In Chapter 3 of "Animal Farm", give three instances of animal stupidity.
The most evident example of "stupidity" is the animals' illiteracy. Except for the pigs, the dogs and the donkey Muriel, the rest of the animals learned at least part of the alphabet but "got lost" along the way. Some never even made it past "D." Whever they tried to learn more, they would forget the first part.
Another example of stupidity is the inability to think in abstraction. When a forum is called to set up rules, only the pigs have any ideas of what laws might be needed in running the farm. The animals resort to symbols to express their new common identity, such as in hoisting the green and white flag (originally a tablecloth), renaming the farm, and singing "Beasts of England." They do no know how to differenciate between symbols and the things they represent.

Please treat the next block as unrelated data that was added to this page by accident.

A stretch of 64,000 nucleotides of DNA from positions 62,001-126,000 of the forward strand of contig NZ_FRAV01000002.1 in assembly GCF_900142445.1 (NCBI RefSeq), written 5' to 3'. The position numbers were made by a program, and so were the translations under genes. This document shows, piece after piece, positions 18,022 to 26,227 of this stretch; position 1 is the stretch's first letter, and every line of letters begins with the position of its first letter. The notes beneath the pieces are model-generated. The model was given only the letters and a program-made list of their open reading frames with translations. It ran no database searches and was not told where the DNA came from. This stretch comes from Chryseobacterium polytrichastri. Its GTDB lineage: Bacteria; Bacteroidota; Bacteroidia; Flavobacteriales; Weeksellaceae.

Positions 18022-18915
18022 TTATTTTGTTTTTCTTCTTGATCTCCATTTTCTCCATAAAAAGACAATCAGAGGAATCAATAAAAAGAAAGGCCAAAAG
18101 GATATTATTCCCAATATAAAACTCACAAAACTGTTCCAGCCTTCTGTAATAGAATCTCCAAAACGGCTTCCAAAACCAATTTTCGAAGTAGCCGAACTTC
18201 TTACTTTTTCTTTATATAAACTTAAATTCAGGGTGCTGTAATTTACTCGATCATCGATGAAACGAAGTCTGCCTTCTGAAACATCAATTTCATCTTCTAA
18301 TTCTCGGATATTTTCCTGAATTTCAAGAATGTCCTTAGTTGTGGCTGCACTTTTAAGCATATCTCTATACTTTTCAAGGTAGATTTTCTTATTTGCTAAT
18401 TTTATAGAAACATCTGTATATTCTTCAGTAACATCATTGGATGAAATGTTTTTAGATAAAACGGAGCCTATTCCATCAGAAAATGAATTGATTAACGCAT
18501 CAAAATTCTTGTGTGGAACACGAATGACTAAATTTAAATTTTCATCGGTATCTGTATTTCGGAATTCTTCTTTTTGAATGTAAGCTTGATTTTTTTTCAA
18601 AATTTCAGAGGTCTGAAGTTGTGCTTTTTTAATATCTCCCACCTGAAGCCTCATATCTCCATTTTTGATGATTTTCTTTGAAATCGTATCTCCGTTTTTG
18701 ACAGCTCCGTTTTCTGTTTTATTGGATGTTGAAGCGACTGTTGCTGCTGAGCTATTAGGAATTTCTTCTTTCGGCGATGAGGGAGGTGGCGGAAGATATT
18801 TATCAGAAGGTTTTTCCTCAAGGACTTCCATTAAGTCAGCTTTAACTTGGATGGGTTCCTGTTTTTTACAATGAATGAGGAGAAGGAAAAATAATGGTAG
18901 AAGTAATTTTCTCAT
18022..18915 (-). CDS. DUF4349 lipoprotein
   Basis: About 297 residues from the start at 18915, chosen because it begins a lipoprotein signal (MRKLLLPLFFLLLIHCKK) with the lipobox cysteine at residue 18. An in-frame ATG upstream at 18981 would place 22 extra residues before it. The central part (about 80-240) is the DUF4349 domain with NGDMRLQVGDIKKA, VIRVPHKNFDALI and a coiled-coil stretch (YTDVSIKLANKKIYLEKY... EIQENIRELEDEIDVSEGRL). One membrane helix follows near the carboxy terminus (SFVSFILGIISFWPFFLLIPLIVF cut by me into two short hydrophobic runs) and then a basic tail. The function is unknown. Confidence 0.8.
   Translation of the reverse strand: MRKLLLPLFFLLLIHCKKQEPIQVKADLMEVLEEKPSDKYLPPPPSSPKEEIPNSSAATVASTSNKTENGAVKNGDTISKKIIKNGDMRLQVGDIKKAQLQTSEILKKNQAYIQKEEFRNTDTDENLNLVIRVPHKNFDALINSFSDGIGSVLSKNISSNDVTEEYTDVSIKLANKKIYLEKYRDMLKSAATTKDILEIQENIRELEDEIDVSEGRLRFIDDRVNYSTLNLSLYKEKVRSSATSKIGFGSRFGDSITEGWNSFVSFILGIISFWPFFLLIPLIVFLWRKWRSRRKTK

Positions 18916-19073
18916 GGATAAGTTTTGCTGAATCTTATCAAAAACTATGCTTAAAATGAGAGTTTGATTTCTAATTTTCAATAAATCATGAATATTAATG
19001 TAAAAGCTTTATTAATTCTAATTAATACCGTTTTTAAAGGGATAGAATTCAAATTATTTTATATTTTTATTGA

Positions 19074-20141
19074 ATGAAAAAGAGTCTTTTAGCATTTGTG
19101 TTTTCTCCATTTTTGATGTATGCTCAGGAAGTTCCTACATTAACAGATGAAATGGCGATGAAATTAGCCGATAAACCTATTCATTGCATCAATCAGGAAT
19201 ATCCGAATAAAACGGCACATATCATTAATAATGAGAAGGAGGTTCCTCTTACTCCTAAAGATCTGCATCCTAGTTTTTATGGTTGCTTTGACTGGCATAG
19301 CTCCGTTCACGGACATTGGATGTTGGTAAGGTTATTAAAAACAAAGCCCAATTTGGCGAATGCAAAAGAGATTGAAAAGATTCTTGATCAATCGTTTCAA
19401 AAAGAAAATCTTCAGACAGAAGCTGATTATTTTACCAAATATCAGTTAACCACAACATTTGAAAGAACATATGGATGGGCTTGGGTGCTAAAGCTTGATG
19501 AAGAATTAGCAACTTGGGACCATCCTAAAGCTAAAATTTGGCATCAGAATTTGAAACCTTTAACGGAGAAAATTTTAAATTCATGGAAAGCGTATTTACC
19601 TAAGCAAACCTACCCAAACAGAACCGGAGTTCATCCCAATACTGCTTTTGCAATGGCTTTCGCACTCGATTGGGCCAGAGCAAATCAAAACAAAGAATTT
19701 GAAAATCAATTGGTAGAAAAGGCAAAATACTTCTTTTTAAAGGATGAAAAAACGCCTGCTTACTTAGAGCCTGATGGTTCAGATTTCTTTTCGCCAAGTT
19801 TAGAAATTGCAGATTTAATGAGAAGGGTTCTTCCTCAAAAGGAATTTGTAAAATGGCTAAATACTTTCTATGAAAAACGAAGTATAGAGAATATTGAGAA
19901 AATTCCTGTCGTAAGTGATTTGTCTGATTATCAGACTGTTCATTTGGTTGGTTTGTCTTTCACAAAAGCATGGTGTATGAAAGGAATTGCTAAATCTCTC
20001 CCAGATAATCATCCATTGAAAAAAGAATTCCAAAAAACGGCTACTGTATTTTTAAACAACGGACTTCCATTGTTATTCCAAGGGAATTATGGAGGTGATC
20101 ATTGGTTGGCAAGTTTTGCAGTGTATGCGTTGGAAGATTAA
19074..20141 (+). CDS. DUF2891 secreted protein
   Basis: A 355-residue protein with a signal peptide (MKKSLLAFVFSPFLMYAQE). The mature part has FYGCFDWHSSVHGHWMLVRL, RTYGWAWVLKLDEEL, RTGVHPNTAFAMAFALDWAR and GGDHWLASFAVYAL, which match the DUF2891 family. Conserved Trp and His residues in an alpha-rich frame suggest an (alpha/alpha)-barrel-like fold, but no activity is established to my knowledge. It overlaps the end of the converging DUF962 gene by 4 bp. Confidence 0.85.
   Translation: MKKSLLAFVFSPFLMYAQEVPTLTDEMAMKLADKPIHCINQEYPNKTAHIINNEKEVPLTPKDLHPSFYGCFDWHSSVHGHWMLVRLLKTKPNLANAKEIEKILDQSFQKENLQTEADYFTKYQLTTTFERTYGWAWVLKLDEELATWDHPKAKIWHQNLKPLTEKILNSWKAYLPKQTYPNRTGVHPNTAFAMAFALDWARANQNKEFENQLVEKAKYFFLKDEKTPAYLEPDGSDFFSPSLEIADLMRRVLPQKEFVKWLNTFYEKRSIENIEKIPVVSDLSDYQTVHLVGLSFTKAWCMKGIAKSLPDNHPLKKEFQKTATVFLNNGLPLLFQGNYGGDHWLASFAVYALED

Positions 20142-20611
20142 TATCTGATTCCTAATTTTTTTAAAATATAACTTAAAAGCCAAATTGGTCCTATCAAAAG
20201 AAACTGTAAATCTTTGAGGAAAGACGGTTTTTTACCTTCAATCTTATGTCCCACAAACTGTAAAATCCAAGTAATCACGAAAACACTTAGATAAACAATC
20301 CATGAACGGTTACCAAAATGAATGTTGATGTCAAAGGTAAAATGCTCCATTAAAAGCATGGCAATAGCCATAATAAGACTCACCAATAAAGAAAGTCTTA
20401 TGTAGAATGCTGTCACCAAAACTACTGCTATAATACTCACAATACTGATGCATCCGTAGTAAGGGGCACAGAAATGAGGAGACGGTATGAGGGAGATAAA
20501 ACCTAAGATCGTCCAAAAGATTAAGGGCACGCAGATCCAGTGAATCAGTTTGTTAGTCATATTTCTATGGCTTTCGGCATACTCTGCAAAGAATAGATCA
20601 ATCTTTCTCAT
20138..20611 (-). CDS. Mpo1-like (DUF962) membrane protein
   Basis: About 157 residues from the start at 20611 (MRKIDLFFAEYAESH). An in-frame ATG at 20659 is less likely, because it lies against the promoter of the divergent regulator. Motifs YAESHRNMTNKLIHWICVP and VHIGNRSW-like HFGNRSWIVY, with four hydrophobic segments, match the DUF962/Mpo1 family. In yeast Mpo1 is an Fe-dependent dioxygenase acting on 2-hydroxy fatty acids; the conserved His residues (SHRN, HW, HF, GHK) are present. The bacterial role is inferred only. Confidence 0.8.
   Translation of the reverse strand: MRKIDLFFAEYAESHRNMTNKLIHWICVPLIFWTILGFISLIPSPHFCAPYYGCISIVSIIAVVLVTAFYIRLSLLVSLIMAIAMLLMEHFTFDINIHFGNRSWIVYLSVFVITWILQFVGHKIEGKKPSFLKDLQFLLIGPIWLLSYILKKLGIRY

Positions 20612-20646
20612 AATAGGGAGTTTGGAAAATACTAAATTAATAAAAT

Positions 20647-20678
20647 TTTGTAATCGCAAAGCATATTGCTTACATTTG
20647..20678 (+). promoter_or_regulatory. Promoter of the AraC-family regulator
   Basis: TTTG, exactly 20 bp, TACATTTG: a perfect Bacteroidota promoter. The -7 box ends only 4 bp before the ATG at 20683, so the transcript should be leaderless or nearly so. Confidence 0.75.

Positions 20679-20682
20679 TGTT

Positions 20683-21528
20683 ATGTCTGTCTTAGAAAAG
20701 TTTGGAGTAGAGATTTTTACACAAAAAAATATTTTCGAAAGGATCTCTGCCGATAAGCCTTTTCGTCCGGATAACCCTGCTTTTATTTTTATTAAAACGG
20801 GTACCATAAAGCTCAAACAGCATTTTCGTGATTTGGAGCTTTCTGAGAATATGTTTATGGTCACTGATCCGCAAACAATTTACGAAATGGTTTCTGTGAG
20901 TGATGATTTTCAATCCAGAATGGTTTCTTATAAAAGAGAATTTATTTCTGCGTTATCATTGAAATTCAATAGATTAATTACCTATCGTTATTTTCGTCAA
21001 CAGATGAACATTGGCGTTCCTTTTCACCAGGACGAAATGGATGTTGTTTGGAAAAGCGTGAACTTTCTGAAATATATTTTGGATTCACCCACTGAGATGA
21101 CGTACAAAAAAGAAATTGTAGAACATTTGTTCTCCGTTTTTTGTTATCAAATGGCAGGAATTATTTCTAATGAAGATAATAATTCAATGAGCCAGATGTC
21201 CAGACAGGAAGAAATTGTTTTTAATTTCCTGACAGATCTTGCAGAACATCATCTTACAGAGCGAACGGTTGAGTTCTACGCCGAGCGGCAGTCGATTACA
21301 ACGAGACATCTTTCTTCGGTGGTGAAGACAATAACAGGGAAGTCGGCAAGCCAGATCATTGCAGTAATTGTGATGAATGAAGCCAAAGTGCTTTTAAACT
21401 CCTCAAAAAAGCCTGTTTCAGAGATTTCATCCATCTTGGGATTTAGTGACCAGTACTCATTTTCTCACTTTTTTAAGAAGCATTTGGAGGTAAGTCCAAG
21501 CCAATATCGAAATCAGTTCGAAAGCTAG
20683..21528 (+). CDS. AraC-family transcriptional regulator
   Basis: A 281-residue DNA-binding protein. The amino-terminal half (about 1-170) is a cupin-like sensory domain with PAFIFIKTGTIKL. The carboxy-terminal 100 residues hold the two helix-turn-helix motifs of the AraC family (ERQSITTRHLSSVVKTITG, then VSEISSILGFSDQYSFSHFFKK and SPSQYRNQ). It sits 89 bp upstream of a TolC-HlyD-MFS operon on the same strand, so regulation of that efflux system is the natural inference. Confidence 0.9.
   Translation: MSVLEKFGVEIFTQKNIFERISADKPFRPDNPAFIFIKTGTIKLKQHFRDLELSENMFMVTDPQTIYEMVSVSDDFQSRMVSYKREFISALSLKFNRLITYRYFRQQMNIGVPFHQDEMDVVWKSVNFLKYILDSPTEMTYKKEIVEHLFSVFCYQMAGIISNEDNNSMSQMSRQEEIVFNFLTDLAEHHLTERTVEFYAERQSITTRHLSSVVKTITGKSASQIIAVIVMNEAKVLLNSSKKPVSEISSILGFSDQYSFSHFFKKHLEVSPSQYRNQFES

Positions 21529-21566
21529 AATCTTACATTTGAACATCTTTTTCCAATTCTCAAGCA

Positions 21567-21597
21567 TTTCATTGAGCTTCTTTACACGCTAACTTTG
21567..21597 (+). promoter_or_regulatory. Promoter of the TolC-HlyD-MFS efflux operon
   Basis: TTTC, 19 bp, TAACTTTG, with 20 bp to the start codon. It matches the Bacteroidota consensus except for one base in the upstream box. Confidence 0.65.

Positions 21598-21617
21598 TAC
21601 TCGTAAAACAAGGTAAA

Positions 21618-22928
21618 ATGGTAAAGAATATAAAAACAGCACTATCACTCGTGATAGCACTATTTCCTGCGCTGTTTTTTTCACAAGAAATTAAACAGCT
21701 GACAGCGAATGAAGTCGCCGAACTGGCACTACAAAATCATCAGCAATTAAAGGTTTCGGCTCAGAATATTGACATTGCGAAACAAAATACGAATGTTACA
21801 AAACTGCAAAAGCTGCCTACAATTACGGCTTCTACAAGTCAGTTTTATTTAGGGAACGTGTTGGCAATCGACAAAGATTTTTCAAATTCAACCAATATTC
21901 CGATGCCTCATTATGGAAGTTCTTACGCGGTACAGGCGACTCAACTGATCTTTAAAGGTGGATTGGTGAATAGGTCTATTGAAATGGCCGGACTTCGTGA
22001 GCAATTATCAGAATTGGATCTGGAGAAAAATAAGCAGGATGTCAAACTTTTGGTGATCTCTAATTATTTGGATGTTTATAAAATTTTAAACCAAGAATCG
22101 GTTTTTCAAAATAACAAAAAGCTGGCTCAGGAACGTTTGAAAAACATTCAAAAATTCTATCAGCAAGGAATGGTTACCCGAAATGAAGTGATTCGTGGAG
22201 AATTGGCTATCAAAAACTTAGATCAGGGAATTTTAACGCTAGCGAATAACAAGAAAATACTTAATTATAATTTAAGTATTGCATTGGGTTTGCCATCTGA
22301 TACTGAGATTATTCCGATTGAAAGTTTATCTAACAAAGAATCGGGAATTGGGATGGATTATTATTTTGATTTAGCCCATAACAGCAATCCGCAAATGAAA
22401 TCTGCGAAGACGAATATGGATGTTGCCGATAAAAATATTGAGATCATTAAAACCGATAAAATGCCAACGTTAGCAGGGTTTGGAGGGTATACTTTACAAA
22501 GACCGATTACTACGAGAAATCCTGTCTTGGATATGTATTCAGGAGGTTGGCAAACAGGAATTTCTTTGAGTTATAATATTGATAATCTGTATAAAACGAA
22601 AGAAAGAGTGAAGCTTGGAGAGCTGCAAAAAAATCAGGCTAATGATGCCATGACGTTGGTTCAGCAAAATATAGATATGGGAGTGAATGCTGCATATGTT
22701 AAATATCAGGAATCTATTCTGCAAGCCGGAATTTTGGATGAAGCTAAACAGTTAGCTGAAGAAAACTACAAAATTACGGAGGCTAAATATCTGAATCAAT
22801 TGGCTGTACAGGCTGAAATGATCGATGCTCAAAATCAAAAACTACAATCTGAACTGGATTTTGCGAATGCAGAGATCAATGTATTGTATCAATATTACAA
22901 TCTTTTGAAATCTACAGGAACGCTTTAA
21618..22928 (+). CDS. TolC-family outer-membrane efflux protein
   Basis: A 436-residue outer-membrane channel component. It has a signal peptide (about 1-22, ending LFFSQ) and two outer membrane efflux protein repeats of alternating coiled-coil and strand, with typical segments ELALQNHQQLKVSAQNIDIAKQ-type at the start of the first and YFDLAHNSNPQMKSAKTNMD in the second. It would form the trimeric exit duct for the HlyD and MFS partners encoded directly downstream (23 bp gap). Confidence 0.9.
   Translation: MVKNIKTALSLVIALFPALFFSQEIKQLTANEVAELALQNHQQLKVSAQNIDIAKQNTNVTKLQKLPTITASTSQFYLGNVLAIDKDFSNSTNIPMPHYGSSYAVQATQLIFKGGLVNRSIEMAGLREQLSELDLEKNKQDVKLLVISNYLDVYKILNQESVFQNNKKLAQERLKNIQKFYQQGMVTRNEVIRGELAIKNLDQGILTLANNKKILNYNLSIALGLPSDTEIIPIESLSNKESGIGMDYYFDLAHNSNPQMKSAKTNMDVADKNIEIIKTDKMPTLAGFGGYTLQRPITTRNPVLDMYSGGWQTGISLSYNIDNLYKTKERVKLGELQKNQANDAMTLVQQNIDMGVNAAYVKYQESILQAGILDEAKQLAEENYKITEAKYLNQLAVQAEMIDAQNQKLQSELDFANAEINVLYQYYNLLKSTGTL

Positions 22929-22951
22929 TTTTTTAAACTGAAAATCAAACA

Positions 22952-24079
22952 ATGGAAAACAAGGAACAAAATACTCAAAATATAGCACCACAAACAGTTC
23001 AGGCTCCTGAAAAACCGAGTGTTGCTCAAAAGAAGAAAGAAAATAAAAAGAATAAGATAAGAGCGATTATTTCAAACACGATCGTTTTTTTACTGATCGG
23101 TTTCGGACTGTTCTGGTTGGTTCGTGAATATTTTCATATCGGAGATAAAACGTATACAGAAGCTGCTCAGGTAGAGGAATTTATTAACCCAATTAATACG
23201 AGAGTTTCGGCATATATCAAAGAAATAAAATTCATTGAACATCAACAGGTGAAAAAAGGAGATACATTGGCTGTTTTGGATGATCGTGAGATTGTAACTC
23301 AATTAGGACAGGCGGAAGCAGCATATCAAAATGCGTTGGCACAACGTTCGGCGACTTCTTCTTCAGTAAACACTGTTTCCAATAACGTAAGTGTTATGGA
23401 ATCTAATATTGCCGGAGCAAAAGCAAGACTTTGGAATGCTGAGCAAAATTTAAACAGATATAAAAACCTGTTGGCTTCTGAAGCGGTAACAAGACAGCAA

Related to the above, the animals also have a big problem in their system of logic. They are unable to reason in analogies and can hardly think in terms of categories. When Snowball explains away why chickens are not part of creatures having "Two Legs," they are satisfied with his explanation:
The birds did not understand Snowball's long words, but they accepted his explanation, and all the humbler animals set to work to learn the new maxim by heart.
Rote memorization replaces critical thinking.
The animals' stupidity is perhaps not their fault, but they show themselves to be perfectly inept at defending their own interests even if they are sincere about wanting to "play fair."